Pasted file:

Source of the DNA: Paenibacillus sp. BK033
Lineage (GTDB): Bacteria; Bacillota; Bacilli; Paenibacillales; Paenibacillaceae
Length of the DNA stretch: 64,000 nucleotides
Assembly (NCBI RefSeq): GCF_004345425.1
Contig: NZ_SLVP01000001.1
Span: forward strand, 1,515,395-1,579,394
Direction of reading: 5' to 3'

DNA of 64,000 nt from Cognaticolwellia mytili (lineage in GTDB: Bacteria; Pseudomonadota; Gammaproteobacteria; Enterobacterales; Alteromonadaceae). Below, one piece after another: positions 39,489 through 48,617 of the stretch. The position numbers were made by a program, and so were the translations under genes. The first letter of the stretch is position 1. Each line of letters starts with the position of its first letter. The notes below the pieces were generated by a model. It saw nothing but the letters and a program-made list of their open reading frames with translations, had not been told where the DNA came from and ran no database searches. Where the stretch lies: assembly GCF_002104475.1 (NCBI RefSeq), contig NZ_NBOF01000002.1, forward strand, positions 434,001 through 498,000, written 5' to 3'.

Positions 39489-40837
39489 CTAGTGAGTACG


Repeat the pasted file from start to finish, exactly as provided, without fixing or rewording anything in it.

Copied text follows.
Source of the DNA: Paenibacillus sp. BK033
Lineage (GTDB): Bacteria; Bacillota; Bacilli; Paenibacillales; Paenibacillaceae
Length of the DNA stretch: 64,000 nucleotides
Assembly (NCBI RefSeq): GCF_004345425.1
Contig: NZ_SLVP01000001.1
Span: forward strand, 1,515,395-1,579,394
Direction of reading: 5' to 3'

DNA of 64,000 nt from Cognaticolwellia mytili (lineage in GTDB: Bacteria; Pseudomonadota; Gammaproteobacteria; Enterobacterales; Alteromonadaceae). Below, one piece after another: positions 39,489 through 48,617 of the stretch. The position numbers were made by a program, and so were the translations under genes. The first letter of the stretch is position 1. Each line of letters starts with the position of its first letter. The notes below the pieces were generated by a model. It saw nothing but the letters and a program-made list of their open reading frames with translations, had not been told where the DNA came from and ran no database searches. Where the stretch lies: assembly GCF_002104475.1 (NCBI RefSeq), contig NZ_NBOF01000002.1, forward strand, positions 434,001 through 498,000, written 5' to 3'.

Positions 39489-40837
39489 CTAGTGAGTACG